Explaining the Renter’s reform Bill

There has been a good deal of speculation in the Lettings industry about what the anticipated Renter’s reform Bill White Paper will look like when it’s published.

The centrepiece of Government reform is the possible abolition of section 21 ‘no fault’ ground for possession. Most institutional landlords now offer three-year tenancies as an option for their tenants and it’s a conversation that we should be having with our landlords too. Ultimately, they are right to think that a long-staying customer is better for landlords, particularly if they have Rent and Legal Protection. (Better for us too if we are working on a Rent Collection of Fully Managed basis.)

We believe that the Bill will require:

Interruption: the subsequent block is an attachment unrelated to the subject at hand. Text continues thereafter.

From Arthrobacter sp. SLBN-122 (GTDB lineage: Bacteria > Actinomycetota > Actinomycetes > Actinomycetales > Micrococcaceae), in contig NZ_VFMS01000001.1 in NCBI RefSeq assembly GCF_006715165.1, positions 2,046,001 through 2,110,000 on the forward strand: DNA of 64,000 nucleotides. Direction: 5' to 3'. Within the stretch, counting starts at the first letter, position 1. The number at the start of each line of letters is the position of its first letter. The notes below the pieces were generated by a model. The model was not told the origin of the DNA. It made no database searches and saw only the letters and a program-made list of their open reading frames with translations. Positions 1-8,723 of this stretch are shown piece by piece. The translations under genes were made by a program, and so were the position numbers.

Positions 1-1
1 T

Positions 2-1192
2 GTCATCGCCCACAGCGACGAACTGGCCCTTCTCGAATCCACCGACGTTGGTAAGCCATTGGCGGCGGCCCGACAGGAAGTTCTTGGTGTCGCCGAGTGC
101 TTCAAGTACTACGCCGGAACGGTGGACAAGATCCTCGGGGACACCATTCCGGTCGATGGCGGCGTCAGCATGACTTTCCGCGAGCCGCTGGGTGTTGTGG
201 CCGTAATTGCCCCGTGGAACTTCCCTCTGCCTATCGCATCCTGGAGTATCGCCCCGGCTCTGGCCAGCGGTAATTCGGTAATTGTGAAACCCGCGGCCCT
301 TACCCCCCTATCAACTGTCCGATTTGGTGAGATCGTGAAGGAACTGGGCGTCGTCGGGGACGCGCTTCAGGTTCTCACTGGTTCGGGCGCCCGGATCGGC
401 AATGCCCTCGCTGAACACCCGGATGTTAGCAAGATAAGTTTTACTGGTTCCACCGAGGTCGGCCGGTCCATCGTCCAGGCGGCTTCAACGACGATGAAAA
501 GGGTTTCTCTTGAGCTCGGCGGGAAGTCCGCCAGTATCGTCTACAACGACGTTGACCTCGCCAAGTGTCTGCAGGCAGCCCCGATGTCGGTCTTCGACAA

The retention of fixed-term tenancies, for example in the student accommodation market, and to allow larger landlords to renovate and refurbish, which sometimes cannot be done with residents in situ.

Revised grounds for possession that reflect landlords do sometimes need to gain their property back, for personal reasons. For example, accumulated non-payment of rent, or to protect the interests of other residents against anti-social behaviour. In the absence of section 21, some grounds will need revision, as has been done in Scotland.

Investment in our Court system. Only digitalisation of court processes will be sufficient so that court documents and case progress can be tracked. We currently have a poor court service, that is under-resourced and inefficient. Unfortunately, it’s a bit of a lottery for landlords in terms of the time it takes to access justice and this needs addressing.

Paul Sloan
Operations Director, KWUK